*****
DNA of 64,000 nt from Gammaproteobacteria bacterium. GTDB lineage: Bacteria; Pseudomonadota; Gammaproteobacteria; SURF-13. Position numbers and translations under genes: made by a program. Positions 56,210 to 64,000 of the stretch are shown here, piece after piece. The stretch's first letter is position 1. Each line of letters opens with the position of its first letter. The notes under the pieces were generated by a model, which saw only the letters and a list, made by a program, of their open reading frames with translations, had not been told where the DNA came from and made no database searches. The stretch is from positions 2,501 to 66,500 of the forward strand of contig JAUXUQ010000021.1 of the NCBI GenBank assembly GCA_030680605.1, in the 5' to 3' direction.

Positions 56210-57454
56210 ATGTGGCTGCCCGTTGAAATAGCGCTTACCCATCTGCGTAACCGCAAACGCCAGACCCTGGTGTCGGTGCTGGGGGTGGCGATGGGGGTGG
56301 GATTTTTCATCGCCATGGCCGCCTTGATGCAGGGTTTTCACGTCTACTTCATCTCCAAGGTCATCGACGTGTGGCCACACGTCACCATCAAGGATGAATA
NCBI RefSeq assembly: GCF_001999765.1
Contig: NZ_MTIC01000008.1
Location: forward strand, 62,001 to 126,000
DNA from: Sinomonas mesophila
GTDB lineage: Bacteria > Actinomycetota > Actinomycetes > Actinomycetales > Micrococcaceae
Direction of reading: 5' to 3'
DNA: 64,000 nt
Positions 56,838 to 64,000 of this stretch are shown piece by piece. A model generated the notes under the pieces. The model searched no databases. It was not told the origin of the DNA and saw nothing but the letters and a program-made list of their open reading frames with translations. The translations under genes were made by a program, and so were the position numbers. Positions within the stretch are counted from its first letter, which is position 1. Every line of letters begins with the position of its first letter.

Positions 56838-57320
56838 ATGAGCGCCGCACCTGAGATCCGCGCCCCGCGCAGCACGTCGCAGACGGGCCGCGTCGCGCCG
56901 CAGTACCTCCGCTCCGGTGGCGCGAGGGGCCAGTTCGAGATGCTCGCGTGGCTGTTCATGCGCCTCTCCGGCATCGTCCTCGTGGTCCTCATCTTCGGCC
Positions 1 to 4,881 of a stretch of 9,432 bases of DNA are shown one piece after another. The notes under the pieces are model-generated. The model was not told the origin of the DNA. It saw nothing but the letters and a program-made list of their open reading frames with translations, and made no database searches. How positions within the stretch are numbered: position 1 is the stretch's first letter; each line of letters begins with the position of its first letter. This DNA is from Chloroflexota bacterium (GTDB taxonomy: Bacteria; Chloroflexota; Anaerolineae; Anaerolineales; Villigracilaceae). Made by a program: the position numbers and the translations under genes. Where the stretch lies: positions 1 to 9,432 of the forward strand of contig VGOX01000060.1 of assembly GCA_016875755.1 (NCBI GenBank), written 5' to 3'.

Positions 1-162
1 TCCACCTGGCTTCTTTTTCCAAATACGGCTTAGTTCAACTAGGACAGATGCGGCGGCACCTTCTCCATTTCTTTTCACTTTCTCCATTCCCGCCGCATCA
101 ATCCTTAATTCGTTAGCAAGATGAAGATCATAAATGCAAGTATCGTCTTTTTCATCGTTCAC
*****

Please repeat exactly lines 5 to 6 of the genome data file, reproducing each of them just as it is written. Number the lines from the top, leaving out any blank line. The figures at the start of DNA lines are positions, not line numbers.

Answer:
NCBI RefSeq assembly: GCF_001999765.1
Contig: NZ_MTIC01000008.1